The Minnesota Supreme Court has also recently held that the right to a jury determination of facts under Blakely cannot be forfeited by silence.  State v. Osborne, 715 N.W.2d 436, 443 (Minn. 2006).  Therefore, Drake’s failure to request a jury instruction on the value of the stolen vehicle did not constitute a waiver of his right to assert a Blakely violation.  Based on case law pre- and post-Blakely, we conclude that the district court erred by failing to submit the issue of the value of the stolen property to the jury.

2.      Harmless error

            This case presents two problems: (1) the evidence did not conform to the sentencing provision referenced in the complaint, and (2) the district court failed to submit the question of the value of the property to the jury.  We conclude, however, that each of these issues may be addressed under a harmless-error analysis.

a.                                          Failure to cite correct subsection of sentencing statute

            A complaint is required to state the “provision of law which the defendant is alleged to have violated,” but “[e]rror in the citation or its omission shall not be ground for dismissal or for reversal of a conviction if the error or omission did not prejudice the defendant.”  Minn. R. Crim. P. 17.02, subd. 3 (2006).  In this case, Drake was not prejudiced by the state’s erroneous citation of subdivision 3(3)(d)(v) rather than subdivision 3(3)(a).  The error did not result in Drake being charged with an additional or different offense,[2] and  did not alter the severity of the sentence for the crime charged.  We conclude that the state’s failure to cite the correct sentencing provision was harmless under the facts of this case.


            b. Failure to submit question of value to jury             

             Failure to submit the value issue to the jury is reviewed under a harmless-error standard.  DeRosier, 719 N.W.2d at 904 (examining a Blakely violation under a harmless-error standard) .  “An error is not harmless if there is any reasonable doubt the result would have been different if the error had not occurred.”  Id.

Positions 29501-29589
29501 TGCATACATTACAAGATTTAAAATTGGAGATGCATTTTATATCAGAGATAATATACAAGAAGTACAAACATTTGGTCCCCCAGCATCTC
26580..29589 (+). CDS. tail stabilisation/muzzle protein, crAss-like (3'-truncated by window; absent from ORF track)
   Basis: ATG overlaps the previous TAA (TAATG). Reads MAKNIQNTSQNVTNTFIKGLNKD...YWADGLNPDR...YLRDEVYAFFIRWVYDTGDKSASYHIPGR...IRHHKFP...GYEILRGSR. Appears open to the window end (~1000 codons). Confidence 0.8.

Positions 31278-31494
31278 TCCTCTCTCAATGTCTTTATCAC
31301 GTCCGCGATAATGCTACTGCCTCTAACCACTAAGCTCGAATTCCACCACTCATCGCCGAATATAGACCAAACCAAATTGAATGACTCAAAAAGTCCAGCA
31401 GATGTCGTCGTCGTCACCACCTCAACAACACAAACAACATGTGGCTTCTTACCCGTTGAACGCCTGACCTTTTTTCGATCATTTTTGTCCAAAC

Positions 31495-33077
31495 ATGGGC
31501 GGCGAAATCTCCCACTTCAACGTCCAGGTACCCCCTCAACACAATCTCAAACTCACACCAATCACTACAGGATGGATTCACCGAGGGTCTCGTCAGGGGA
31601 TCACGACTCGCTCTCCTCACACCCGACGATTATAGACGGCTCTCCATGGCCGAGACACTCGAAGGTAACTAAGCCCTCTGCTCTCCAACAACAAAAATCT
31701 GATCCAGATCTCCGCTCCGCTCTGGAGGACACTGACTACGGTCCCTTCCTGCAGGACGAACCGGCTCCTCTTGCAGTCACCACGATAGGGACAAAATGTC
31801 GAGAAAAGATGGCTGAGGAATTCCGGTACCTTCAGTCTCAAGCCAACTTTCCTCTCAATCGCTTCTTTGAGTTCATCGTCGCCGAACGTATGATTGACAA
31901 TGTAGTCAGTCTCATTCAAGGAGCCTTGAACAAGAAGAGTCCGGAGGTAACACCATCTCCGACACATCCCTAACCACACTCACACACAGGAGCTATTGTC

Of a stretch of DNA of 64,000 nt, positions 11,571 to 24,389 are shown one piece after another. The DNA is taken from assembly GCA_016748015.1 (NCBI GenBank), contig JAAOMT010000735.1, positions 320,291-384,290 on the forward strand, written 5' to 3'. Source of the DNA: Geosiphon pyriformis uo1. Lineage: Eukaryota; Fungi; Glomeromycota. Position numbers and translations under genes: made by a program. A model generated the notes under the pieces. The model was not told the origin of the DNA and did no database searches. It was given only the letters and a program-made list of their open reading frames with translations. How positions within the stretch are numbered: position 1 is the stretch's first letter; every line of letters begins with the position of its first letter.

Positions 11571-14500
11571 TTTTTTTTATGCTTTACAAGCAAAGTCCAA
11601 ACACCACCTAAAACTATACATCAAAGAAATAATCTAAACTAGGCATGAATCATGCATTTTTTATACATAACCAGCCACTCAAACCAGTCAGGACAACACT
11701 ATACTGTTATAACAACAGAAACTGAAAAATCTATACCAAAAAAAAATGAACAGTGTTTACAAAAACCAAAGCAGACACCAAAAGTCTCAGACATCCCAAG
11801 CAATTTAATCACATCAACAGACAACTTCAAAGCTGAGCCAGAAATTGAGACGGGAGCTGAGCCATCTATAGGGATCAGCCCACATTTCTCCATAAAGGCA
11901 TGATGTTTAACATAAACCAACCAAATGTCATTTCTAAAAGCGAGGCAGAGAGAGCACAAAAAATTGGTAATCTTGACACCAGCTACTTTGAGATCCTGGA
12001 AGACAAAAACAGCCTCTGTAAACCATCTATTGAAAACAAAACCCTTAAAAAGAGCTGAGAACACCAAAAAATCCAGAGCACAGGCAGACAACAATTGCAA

The uncontroverted evidence in the record is that the vehicle’s value was more than $500 but less than $2,500.  Nothing in the record supports Drake’s argument that he can be given only a misdemeanor sentence under subdivision 3(5) of section 609.52, which applies to cases in which the value of the stolen property is $250 or less.  Minn. Stat. § 609.52, subd. 3(5) (2006).  The plain language of subdivision 3(3)(d)(v) makes it clear that the legislature intended the penalty for receiving a stolen vehicle to be a felony-level sentence, even if the value of the vehicle received is less than $250.  Drake’s sentence is fully supported by the record and is not an upward departure from the presumptive sentence for the crime with which he was charged.   Therefore, despite the fact that Drake was entitled to a jury determination of the value of the stolen property, he was not prejudiced by the district court’s failure to submit this issue to the jury. Under these circumstances, we conclude that the error of failing to submit the question of value to the jury was harmless.


[1] In this appeal Drake does not challenge the failure of the district court to submit a question to the jury about whether the stolen property he received was a motor vehicle.

[2] See Minn. R. Crim. P. 17.05 (2006), which permits amendment to a complaint “at any time before verdict . . . if no additional or different offense is charged and if substantial rights of the defendant are not prejudiced.”